You can start with a small practice like this, then extend it as you become more comfortable. There are many resources you can find on how to do this. It’s simply a matter of deciding to do it.

Pastor and BibleProject co-founder Dr. Tim Mackie said this about the Jewish Sabbath practice: “It’s intentionally inconveniencing your life, and the structure reminds you [that] there’s something bigger going on, and I have to adjust my life to it . . . You’re recognising that in God’s time and God’s power, He will provide and work out His purposes, and I adjust my life to that storyline.”

 

Rest in our generous God

I grew up poor. Not having enough food to eat was the norm. Not being able to keep the lights on at home was expected. Dodging creditors was routine. 

Because of this, I was stingy with my time and money. I would feel guilty when I spend time for fun and relaxation, not doing anything productive. I’d rush from lunch or coffee time with family or friends, thinking of the next task on my to-do list. It was also hard for me to part with my hard-earned money. Tithing and giving to people other than family was simply out of the question. 

This mindset produced worries and deep-seated anxieties in my heart. I worked and worked without much sleep, always agonising about the future, fearful that it would look like my past. Until God showed me through a series of events in my life that this was no way to live.

There is rest that comes from not needing to hold with tight fists what we think we own, whether that be time, money, or other possessions, or even the reparations that others owe us for the wrongs they’ve committed. God has promised to take care of us. The question is, do we believe Him?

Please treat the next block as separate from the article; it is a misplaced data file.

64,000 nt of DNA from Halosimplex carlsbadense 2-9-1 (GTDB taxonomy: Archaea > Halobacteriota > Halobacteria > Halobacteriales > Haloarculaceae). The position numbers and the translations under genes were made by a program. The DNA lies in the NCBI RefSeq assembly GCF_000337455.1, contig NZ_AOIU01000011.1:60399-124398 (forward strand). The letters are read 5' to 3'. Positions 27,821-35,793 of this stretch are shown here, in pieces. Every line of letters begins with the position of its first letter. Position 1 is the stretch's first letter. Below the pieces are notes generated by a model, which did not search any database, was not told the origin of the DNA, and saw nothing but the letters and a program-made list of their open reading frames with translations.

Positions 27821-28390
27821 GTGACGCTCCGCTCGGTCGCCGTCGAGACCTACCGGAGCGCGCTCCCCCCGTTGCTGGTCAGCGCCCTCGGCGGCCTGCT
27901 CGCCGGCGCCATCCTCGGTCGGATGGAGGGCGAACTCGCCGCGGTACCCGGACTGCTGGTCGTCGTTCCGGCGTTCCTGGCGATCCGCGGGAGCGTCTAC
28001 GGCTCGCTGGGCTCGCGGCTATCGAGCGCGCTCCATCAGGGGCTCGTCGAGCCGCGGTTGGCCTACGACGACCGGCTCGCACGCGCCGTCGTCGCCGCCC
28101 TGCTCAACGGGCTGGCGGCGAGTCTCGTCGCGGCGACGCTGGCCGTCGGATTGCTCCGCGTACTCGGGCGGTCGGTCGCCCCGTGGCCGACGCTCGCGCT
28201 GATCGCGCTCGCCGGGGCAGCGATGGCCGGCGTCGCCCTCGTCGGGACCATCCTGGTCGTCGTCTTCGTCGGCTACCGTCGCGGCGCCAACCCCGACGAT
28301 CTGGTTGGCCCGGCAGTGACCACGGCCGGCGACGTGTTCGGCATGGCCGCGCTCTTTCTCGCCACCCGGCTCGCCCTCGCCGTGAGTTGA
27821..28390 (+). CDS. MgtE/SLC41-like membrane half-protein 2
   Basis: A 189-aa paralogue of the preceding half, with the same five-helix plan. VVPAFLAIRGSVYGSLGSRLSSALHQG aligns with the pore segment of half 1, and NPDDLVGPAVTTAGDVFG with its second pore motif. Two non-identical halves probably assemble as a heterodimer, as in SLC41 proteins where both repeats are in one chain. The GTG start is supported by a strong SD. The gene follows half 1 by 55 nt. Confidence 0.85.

Hebrews 4:2 tells us that there are those who heard the good news, but the message they heard was of no value to them because they did not listen with faith. 

We hear God’s promises and read of His generosity, and we affirm these with our words. But in reality, we live as though God cannot be trusted. We hoard, we manipulate, we keep the best for ourselves. We live with a mindset of poverty and scarcity, afraid of not having enough.

Jesus lived in generosity even to the point of death. He had all the riches in the world, yet He gave everything up. 2 Corinthians 8:9 says, “For you know the grace of our Lord Jesus Christ, that though He was rich, yet for your sake he became poor, so that you through His poverty might become rich.” 

Having given us the riches of the gospel, Jesus calls us to continue His story of generosity.

So take the time to be with a friend and be present. Enjoy a meal with family or friends without rushing to the next agenda. Open your home to others. Show graciousness and forgiveness, just as God has done for us.

We can trust our Creator. He gave us His Son. He will not hold out on us for anything good. 

 

There is a paradox here: Hebrews 4:11 says that to continue to enter God’s rest requires diligence and striving lest we fall and disobey God as the Israelites did. This means we have to be intentional in entering His rest. We need to create space and rhythms in our lives to soak ourselves in His teachings and ways of being. 

In Matthew 11:29-30, Jesus invites us to take His yoke, to learn from His gentle and humble heart. His promise: We will find rest for our souls. When we choose to heed His teachings, and follow His way of being, rest awaits.

God is inviting you to participate in His rest. What is your response going to be?